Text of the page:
Manic for the music
|Hear excerpts of an interview with "Dirt" creator Matthew Carnahan|
|Hear excerpts of an interview with Kevin Edelman, the music supervisor for "Dirt"|
By Lesa Griffith
Advertiser Staff Writer
By Lesa Griffith
In a recent episode of "Dirt," schizophrenic paparazzo Don Konkey, played by British actor Ian Hart, has an other-plane-of-reality experience in his dark cave of an apartment while vintage steel guitar warbles in the background.
As Konkey's aural sedative, Hawaiian music is regularly featured on the new FX series "Dirt," a soap-noir on the ethics-free world of tabloid journalism.
The show's creator, executive producer and writer, Matthew Carnahan, was looking for a device to set the tone for Konkey, who "has these horrific hallucinations, but he also has an ability to sort of escape into a blissful fantasy world."
He found it in Hawaiian music. As a Hawai'i fan who pops over to Maui to surf the west shore, Carnahan is familiar with Island sounds and collects vintage Hawaiian vinyl.
"(In the pilot, Konkey) plays these old Hawaiian records for his ailing cat who's dying of cancer and sort of drifts off into this fantasy realm where he imagines beautiful beaches, palm trees," says Carnahan from his Los Angeles office. "In the second episode, after his cat has passed away, he imagines that the cat is alive and with him. So for him, the older, slack-key and 'ukulele music is very dreamy and that Hawaiian tenor is very nostalgic, and I think extremely pacifying. ... It was perfect for Don."
While Carnahan dug through his collection for Konkey cues, it's up to music supervisor Kevin Edelman to scout out a full playlist of options.
Edelman, who also tracks down music for "My Name Is Earl," "Boston Legal" and "Criminal Minds," started his search as he always does, contacting music library firms such as Associated Production Music, putting out the word that he was looking for traditional Hawaiian music.
"I picked the ones that were the most authentic and the most haunting sounding, because this character is somewhat of a haunted character, and the music needs to reflect that," Edelman said.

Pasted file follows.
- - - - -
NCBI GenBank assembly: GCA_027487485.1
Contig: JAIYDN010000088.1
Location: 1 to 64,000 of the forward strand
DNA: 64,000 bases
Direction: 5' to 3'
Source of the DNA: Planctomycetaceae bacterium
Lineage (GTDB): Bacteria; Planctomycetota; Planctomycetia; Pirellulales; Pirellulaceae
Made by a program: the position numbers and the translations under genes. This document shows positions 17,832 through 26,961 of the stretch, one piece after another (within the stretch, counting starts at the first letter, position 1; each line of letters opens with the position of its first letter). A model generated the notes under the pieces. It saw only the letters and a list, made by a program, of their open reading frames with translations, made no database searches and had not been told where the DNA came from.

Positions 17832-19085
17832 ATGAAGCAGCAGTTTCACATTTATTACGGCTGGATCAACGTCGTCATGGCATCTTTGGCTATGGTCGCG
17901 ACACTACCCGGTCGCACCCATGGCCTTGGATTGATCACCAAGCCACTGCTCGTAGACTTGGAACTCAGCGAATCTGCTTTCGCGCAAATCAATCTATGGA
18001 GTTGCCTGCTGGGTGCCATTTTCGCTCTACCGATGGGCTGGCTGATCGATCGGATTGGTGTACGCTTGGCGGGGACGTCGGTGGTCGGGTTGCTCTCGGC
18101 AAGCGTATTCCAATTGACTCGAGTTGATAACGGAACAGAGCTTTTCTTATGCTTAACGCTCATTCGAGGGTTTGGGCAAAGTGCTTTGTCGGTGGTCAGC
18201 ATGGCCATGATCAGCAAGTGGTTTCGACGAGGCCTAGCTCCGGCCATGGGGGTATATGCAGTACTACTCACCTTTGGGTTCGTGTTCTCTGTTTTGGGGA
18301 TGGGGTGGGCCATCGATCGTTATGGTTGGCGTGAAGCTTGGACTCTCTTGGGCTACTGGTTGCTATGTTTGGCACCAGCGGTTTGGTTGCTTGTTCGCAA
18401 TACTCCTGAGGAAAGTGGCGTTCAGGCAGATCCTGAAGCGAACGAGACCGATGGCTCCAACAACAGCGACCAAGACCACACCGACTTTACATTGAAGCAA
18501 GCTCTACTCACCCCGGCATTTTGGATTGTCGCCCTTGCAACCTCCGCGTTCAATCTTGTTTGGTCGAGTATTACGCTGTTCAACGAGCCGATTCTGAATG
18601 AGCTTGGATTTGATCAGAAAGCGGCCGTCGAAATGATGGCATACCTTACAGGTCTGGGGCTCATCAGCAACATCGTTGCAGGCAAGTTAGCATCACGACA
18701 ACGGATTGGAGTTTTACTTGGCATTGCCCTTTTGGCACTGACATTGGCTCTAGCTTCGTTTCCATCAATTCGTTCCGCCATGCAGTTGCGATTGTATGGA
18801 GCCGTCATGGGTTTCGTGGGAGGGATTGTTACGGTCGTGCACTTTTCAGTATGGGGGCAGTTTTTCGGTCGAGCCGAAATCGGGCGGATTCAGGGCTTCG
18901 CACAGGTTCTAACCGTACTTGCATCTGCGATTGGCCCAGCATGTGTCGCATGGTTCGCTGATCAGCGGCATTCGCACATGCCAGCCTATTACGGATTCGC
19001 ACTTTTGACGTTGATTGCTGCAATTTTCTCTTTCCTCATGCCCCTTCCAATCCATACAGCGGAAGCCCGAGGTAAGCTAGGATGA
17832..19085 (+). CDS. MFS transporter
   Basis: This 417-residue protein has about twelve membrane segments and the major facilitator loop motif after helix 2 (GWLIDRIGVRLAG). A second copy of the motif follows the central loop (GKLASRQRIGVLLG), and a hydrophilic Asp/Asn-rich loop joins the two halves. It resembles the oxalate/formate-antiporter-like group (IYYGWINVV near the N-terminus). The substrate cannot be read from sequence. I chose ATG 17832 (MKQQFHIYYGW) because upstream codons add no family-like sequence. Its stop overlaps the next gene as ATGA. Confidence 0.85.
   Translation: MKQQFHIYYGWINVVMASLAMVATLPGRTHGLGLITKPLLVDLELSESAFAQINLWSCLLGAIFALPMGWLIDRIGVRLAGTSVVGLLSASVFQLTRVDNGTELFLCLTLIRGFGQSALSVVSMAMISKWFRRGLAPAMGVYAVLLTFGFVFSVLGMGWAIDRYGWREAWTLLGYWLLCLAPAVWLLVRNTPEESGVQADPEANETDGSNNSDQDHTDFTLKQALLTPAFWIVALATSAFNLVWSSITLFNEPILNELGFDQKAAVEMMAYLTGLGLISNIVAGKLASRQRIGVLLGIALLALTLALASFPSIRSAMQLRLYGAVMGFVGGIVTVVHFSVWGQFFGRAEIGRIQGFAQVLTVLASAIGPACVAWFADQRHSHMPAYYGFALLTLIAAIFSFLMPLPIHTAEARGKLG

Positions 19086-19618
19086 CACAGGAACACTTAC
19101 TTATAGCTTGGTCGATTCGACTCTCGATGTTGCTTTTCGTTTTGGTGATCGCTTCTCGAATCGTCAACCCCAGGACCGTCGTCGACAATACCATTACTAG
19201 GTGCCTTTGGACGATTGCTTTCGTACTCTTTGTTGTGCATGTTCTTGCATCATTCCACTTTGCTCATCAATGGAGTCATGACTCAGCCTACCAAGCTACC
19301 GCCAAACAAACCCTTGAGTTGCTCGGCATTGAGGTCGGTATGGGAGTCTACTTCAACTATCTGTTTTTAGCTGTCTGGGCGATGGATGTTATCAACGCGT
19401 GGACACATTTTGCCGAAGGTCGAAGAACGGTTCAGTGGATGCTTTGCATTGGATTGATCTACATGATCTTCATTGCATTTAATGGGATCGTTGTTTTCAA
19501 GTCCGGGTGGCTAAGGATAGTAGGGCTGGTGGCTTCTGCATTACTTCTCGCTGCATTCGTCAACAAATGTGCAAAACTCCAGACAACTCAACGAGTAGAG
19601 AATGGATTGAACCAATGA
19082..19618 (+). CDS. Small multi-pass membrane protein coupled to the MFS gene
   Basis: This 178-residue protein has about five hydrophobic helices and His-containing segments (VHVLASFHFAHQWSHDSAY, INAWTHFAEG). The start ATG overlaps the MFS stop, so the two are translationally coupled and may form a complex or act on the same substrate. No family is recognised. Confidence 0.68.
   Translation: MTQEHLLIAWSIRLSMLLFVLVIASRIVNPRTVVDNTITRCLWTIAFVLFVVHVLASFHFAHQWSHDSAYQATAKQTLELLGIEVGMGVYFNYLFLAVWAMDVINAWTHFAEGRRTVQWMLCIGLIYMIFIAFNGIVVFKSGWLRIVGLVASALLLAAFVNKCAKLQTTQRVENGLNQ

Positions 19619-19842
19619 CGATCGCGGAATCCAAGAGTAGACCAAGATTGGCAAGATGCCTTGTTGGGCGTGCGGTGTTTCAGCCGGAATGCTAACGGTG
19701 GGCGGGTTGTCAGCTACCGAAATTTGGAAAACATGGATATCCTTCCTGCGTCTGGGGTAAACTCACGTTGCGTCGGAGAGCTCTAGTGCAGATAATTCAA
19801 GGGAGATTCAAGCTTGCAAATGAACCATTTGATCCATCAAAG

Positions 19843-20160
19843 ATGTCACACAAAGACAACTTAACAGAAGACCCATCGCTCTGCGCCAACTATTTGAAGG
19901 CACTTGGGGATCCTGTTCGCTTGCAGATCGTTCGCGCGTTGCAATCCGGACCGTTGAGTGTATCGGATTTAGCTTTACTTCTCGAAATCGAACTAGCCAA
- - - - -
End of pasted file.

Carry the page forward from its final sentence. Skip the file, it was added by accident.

For the final cut, explains Edelman, "it really comes down to Matthew's vision of what this character would be listening to, because it's his character."
For a musician, as Edelman was in his previous life, it's a dream job. He made the transition to music supervisor 14 years ago. "It was a pretty natural job for me once I discovered it was a job that existed," he says, laughing. "It's a lot of fun."
And essential. "Music can definitely influence the way the show comes across and the emotion that's relayed to the viewer," says Edelman. Choosing the right sounds "becomes kind of a second nature when you've been doing it for a while like I have, to look at a piece of footage and almost instinctually know what type of music is going to enhance it."
Edelman, who also appreciates Hawaiian music, went beyond Mainland music companies, contacting Mountain Apple Co. in Honolulu. He says the company submitted a selection that he'll soon present to the producers.
Mountain Apple president Leah Bernstein says projects like this are "one of the joys of my job — I get to talk to people on the creative side, and I get to go through our whole library to try and fit the puzzle pieces together."
A question lingers. Has Ian Hart, who played John Lennon in the 1994 film "Backbeat," adopted his character's taste for Hawaiian music?"
"I haven't asked him," says Carnahan. "I'd be surprised if he has, because he's from Liverpool. But maybe."
Reach Lesa Griffith at firstname.lastname@example.org.